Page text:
Don’t Date A Person That Doesn’t Wag Their Tail At The Sound Of Your Name!

Bruno and his wife Elz....he's a stud, she still has mad love for him. :)  He treats her like a queen, its sweet really....

Bruno and his wife Elz….he’s a stud, she still has mad love for him. 🙂 He treats her like a queen, its really sweet.

 

Valentine’s Day is coming and of course it has me thinking about love.  There are some things I’ve learned about love over the years from dating, but I think the sweetest lessons I’ve learned have sadly come from my dog, Bruno. (I’ve learned a lot from Elz too, more on her later…)

Make sure you wag your tail when you see those you love. My dog always greets me with excitement and a wagging tail.  All I have to do is mutter his name and the wiggling and dog smiling starts.  Bruno fills my heart with joy and shows me how much he loves me with his attentiveness.  His enthusiasm makes me smile!   

Lesson Learned:  Don’t date a person that doesn’t wag and smile when you utter their name.  When you are unappreciated for too long; the consequence of that is inevitably a feeling of worthlessness.  No matter how tough you think you are or how much you think you love that man or woman, nobody should live without a smiling partner that values your existence.  There is a reason Destiny’s Child sang, “Say my name…Say my name…” That’s all it should take to get a tail wagging when you’re with the right person!

 

 Sometimes words aren’t necessary. I communicate with my dog every day without words.  My favorite thing to do is wake him up by rubbing his belly and kissing his fuzzy ears.  He’ll stretch and look up at me with a grateful look, yawn, gently paw the air, and roll around like a puppy, enjoying every minute of it. 

 

Lesson Learned:  The moments you feel the closest to those you love are in the quiet times.  The communicating taking place when talking isn’t necessary seems to be when we’ve conveyed the most.  If you don’t believe me, just watch a husband piss off his wife. We’ve all witnessed the silent look she’ll shoot him in an instant. (Powerful and silent communication at its best.)  Mothers possess the same talent with their children, no words are necessary; all it takes is a glance. Love works silently in the same way.  It’s the wink across the kitchen table or that shirt folded for you in the laundry room.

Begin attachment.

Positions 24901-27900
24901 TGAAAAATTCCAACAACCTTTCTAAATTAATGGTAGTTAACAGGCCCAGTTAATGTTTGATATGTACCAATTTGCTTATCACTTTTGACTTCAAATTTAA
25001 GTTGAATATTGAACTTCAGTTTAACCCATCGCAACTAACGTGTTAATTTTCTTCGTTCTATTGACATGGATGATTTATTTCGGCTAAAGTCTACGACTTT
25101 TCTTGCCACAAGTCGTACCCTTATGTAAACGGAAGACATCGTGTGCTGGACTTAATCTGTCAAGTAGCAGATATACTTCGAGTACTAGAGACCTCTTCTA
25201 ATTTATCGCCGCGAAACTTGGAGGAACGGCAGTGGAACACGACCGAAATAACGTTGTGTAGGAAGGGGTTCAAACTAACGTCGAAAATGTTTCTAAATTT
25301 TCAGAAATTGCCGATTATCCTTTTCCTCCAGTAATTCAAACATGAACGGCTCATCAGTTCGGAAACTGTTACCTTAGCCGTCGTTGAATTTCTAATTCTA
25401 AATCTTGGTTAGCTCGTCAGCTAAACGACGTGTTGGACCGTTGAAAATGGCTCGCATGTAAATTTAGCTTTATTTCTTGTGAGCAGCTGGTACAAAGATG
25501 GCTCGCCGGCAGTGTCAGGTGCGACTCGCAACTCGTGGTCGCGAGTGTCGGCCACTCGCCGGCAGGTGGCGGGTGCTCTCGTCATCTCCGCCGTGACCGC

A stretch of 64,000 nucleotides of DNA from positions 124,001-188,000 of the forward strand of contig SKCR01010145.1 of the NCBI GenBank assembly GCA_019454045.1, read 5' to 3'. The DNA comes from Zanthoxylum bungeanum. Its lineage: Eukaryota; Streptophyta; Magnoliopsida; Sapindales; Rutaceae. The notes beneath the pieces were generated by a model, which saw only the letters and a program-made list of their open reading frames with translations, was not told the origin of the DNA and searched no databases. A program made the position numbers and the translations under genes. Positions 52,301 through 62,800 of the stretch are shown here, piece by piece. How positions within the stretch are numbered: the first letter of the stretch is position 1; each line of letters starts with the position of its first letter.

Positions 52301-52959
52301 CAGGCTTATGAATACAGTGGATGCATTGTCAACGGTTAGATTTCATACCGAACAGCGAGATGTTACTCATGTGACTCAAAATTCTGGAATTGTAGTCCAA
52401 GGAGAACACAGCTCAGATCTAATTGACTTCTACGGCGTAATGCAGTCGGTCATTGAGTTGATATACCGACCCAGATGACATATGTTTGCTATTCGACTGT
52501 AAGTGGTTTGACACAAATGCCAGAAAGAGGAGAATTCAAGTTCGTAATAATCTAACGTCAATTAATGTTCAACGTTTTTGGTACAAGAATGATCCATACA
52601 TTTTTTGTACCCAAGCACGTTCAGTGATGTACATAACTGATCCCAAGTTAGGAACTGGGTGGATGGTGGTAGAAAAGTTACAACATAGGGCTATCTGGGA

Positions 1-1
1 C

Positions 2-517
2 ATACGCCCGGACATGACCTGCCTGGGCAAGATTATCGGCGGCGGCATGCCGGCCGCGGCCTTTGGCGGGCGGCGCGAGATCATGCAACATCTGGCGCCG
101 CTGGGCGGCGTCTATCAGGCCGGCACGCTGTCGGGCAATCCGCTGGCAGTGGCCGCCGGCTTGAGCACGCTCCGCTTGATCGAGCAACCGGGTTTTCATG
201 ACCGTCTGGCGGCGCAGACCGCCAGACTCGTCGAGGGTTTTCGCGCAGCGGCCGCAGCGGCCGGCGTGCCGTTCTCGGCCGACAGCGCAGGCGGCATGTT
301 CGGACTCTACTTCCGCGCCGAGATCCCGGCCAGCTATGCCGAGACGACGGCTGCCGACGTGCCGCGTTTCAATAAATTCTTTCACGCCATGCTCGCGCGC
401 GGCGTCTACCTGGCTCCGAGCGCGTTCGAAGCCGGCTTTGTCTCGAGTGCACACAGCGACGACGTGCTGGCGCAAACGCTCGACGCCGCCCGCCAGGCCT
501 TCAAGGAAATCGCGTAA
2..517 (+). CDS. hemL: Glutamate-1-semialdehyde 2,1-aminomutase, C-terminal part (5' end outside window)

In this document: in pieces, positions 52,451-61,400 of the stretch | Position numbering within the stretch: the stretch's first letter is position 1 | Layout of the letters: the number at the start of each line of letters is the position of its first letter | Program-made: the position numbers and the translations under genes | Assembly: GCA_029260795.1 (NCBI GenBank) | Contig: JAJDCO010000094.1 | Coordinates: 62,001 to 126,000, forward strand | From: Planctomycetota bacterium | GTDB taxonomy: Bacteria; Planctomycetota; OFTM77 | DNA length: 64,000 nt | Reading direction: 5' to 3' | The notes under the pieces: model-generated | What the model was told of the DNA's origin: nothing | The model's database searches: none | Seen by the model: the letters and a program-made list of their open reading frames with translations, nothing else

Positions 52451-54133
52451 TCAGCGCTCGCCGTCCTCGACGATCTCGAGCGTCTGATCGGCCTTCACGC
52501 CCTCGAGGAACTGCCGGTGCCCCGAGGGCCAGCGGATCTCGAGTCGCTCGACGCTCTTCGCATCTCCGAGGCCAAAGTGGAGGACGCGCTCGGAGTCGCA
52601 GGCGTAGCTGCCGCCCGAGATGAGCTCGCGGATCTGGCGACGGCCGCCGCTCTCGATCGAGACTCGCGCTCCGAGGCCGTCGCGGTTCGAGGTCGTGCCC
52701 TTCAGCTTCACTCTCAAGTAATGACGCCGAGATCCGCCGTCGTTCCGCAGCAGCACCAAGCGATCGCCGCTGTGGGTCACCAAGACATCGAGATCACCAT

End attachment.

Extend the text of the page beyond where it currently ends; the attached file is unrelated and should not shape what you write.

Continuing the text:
Stick your head out the window when you drive. My dog is excited to be in the car and greet the staff at our local coffee shop drive thru on Sundays! Sometimes, I feel like he is more excited about coffee than I am.  Bruno teaches me to live more fully in the moment!  He’s taught me to be joyful in the small things and to appreciate the scenery while leaning my head out the window. When we go for walks, he doesn’t care where we go, as long as we are together and outside.

Lesson Learned:  Love needs enthusiasm.  You have to be excited to hold hands or go for a drive with your partner; don’t take them for granted.  The first time I took my dog to the lake and removed his leash, he raced toward the water, sailed into the air and jumped in.  When the shock and worry over him hitting a branch or not knowing how to swim wore off, I couldn’t stop laughing.  He was fearless and knew that I would be waiting for him at the shore. He embraced his excitement and didn’t care what anybody thought, he knew he loved water and he went for it!  In love, we need to go for it!  Just run like hell and leap! You’ll learn how to swim and if the water isn’t comfortable, you’ll recognize when it’s time to get out.  You can also leap in repeatedly and confidently do a few flips with the right person lovingly waiting for you on the shoreline.

 

Communicate what you are feeling. When my dog needs to urinate he does a certain bark that I know means, take me out now or your hardwood floors are history!  When he is sad, he does another distinctive low bark that I know means,” Sit with me awhile longer; I’ve missed you all day.”

Lesson Learned: When you are in a relationship you also need to say, “Take me outside now!”  As in, I need a nice dinner and a date night.  Occasionally, we also need to say, “Can you just sit with me awhile longer, I need you today.” But your partner won’t know how you are feeling if you don’t communicate.  What the hell, try barking, wagging your rump, and howling a little at your partner tonight, it could only lead to a good laugh and a fun memory. (I’m smiling just imagining it!)

 

Kiss a lot! Bruno kisses me any chance he gets.  When I feed him he is thankful and always licks me after he finishes his last bite.  When I wake him in the morning, I am kissed. When I leave in the morning, I know what’s coming, kissed again!  My dog knows that I hate licking, this has required him to master a quick one-touch lick. When we are driving down the street sometimes he’s so happy, he leans over the glove box from the backseat just to gently land a quick one on my cheek. 

Lesson Learned: Kiss a lot!  When was the last time you leaned across the glove box just to land a quick kiss on your partner?  Human kisses are amazing they communicate more than words ever could!  They also have a strange way of sincerely implying, “Thank You, I’m sorry, and I want you now!”